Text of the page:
United States District Court, N.D. Florida, Pensacola Division
CASEY RODGERS CHIEF UNITED STATES DISTRICT JUDGE
Dellaina Merritt filed this suit against Defendant Escambia
County, Florida claiming that the County failed to compensate
her for hours she worked in excess of forty hours per week,
as required by the Fair Labor Standards Act
(“FLSA”). Pending before the Court is
Defendant's Motion for Summary Judgment, ECF No. 33, and
Plaintiff's Motion for Partial Summary Judgment as to
liability, ECF No. 34. Having fully considered the record and
the arguments of the parties, the Court finds the motions are
due to be denied.
began working for Escambia County in May 1998 as an Equipment
Operator I. In April 2000, she was promoted to the position
of Field Supervisor for the Roads and Bridges Division of
Public Works, the position she currently holds. Field
Supervisors are responsible for supervising various levels of
Equipment Operators and Road Correctional Officers
(“RCOs”). Merritt's “crew” is
made up of eight Equipment Operators and three RCOs. Her crew
is responsible for maintaining approximately 600 holding
ponds throughout the county. In addition to supervising their
crew, Field Supervisors are required to perform on-call
duties. If called out, Field Supervisors, including Merritt,
are paid a minimum of two hours of compensation, and if the
callout requires more than two hours, they are compensated at
“straight time” for all of the time actually
worked, which is equivalent to one times the hourly rate.
Each employees' paycheck is broken down into an hourly
rate in order to calculate the straight time overtime.
Supervisors are required to clock in and clock out at work.
Thomas Turner, Director of Human Resources, explained that
the clock in and out requirement is used so that sick leave,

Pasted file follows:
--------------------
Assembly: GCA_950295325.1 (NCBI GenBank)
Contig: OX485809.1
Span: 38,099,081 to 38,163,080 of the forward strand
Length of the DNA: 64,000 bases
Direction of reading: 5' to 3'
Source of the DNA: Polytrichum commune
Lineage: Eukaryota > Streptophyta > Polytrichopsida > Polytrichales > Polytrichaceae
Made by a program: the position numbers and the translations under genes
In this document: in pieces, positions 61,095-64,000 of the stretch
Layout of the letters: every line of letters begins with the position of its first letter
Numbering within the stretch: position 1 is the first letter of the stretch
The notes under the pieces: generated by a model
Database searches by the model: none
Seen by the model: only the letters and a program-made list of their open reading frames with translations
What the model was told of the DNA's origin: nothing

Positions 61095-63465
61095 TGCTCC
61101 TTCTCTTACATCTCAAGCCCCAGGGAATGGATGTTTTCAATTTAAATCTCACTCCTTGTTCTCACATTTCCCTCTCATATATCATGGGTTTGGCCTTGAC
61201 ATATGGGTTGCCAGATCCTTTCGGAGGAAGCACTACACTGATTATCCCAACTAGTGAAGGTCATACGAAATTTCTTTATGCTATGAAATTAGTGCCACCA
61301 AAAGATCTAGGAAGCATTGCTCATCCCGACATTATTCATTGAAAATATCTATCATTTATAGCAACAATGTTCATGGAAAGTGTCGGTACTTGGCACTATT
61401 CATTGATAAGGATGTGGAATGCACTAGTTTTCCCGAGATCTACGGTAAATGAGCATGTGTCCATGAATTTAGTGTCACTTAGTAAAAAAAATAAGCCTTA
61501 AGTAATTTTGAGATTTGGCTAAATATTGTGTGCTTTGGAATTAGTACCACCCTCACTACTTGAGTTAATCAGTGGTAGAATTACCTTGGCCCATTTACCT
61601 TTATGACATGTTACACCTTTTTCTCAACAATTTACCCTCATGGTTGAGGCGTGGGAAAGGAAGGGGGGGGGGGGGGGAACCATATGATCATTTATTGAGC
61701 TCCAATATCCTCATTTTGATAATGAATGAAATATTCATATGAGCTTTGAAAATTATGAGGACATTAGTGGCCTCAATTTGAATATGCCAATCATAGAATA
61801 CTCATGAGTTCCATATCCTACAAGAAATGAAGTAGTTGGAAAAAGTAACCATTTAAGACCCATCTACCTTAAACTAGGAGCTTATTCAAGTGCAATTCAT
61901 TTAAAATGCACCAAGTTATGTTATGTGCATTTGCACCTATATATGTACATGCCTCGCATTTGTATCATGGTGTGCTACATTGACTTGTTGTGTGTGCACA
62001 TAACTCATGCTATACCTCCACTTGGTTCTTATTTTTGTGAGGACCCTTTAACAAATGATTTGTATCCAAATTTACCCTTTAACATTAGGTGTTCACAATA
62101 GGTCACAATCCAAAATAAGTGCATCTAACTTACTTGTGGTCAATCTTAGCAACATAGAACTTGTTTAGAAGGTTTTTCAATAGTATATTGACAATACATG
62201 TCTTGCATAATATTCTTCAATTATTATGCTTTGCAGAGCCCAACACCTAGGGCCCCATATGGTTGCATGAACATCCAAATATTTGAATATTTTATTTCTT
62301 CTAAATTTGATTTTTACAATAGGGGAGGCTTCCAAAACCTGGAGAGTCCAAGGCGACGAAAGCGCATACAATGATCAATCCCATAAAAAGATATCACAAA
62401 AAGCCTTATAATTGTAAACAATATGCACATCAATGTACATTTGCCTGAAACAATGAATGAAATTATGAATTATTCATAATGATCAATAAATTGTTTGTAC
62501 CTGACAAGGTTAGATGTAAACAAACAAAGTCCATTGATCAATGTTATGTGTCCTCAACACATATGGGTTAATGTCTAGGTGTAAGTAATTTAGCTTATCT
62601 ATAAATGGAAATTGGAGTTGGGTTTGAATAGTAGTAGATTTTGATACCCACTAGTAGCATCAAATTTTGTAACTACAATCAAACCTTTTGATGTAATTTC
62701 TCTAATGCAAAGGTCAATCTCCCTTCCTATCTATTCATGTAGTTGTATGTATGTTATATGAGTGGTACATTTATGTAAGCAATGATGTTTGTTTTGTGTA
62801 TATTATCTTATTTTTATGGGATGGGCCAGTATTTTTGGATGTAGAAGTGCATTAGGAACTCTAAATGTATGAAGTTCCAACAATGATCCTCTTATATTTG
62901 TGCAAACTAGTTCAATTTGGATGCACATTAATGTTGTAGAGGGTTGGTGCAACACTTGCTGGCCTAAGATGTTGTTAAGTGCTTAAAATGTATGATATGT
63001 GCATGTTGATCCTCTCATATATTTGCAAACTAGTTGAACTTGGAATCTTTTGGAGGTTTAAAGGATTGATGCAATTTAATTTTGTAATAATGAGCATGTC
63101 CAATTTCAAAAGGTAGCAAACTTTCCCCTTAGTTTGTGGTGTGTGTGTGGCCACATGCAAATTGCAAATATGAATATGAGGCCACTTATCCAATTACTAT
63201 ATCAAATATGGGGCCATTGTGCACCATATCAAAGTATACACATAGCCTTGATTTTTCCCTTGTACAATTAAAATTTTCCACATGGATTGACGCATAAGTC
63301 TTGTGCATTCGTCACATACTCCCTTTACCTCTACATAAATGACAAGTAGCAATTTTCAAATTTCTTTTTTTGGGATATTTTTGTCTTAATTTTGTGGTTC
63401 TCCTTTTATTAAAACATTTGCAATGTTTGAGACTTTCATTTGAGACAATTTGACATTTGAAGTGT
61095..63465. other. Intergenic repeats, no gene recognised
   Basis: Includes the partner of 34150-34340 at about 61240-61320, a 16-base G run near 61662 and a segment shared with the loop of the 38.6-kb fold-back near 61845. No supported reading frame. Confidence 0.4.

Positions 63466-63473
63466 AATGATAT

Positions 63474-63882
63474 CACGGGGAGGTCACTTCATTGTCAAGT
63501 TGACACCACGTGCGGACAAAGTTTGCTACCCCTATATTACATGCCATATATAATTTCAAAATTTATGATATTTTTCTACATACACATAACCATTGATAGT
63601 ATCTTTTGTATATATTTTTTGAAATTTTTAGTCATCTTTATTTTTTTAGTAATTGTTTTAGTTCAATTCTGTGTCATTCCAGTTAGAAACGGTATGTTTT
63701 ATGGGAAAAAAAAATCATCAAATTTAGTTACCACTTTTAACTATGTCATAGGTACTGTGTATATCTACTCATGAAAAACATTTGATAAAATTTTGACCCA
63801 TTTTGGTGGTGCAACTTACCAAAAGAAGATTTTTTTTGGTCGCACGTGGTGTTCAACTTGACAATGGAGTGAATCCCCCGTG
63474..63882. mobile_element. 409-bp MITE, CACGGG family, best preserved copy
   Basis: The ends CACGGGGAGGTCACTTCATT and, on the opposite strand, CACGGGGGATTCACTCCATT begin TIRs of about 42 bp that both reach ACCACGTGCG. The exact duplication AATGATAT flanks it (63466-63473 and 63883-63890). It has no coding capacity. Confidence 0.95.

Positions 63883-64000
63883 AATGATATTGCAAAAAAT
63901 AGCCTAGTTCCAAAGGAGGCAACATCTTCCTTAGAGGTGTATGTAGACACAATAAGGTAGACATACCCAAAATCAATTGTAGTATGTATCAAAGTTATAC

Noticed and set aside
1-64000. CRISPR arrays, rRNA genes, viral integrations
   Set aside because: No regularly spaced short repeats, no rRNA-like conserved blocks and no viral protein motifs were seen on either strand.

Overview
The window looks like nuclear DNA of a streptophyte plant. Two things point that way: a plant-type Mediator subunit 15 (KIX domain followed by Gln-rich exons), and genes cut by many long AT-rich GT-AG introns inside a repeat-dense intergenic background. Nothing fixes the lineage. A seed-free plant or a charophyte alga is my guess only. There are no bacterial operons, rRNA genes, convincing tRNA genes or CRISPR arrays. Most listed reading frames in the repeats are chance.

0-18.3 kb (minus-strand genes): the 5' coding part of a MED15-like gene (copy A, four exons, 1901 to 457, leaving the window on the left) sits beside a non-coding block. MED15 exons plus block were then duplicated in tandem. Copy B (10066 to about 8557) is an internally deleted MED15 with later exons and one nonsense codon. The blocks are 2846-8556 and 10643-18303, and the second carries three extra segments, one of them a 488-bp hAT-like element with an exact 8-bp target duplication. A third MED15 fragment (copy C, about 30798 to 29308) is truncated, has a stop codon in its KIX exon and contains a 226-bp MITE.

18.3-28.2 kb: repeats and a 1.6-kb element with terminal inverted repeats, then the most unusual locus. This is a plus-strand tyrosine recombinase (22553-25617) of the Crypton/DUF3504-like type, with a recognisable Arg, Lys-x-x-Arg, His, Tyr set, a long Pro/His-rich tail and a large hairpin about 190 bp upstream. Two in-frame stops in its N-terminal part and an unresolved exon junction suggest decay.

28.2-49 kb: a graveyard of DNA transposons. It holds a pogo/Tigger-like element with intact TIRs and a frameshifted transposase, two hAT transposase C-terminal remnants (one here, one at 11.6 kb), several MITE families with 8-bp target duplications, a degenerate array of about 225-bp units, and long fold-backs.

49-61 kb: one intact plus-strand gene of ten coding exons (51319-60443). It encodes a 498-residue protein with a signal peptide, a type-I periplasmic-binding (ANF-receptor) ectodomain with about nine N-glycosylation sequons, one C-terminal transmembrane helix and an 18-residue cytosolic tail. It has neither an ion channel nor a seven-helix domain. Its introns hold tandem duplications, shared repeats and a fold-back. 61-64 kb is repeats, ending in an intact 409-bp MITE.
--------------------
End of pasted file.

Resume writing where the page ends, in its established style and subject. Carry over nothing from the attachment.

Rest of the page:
annual leave, and overtime compensation can be accurately
calculated. See ECF No. 33-1, Turner Aff. ¶
3-5; see also ECF No. 33-1, Overtime and
Compensatory Time in Lieu of Overtime Pay Policy. Merritt
testified that even if there is nothing to be done at work,
she would still get paid and that if her work was finished
she was “free to take leave and go on home” so
long as it was approved by her Program Manager, Aaron Smith.
ECF No. 33-1, Merritt Dep. at 56.
official Job Description for a Field Supervisor lists the
applicable “salary range, ” in hourly, biweekly,
monthly, and annual rates. ECF No. 33-6, Job Description for
Field Supervisor at 28. The Job Description also lists a
variety of duties, including “making hiring,
termination, and disciplinary recommendations.”
Id. Merritt testified that although she is in charge
of her crew, she does not hire or fire anyone. Further,
Merritt testified that she does not have the authority to
discipline her crew and has never been asked for a
recommendation as to whether particular employees should be
promoted. Instead, according to Merritt, Field Supervisors
make discipline reports to a Program Manager who then makes
the reports to Wesley Moreno, Deputy Director of Public
Works. Merritt also testified that she has initiated
disciplinary actions against her crew members in the past and
that she has “made a recommendation or input about
terminating an employee.” ECF No. 33-1, Merritt Dep. at
41. Further, she testified that she determines which
employees are assigned to particular jobs within her crew.
filed this suit in order to recover unpaid overtime wages
under the FLSA. Specifically, she claims she was compensated
for hours she worked in excess of forty hours per week at one
times her hourly rate, as opposed to one and one-half times
her hourly rate, as required by the FLSA. Defendant claims it
is entitled to summary judgment because Merritt is a
“bona fide executive, ” and thus exempt from
receiving overtime wages under the FLSA. See 29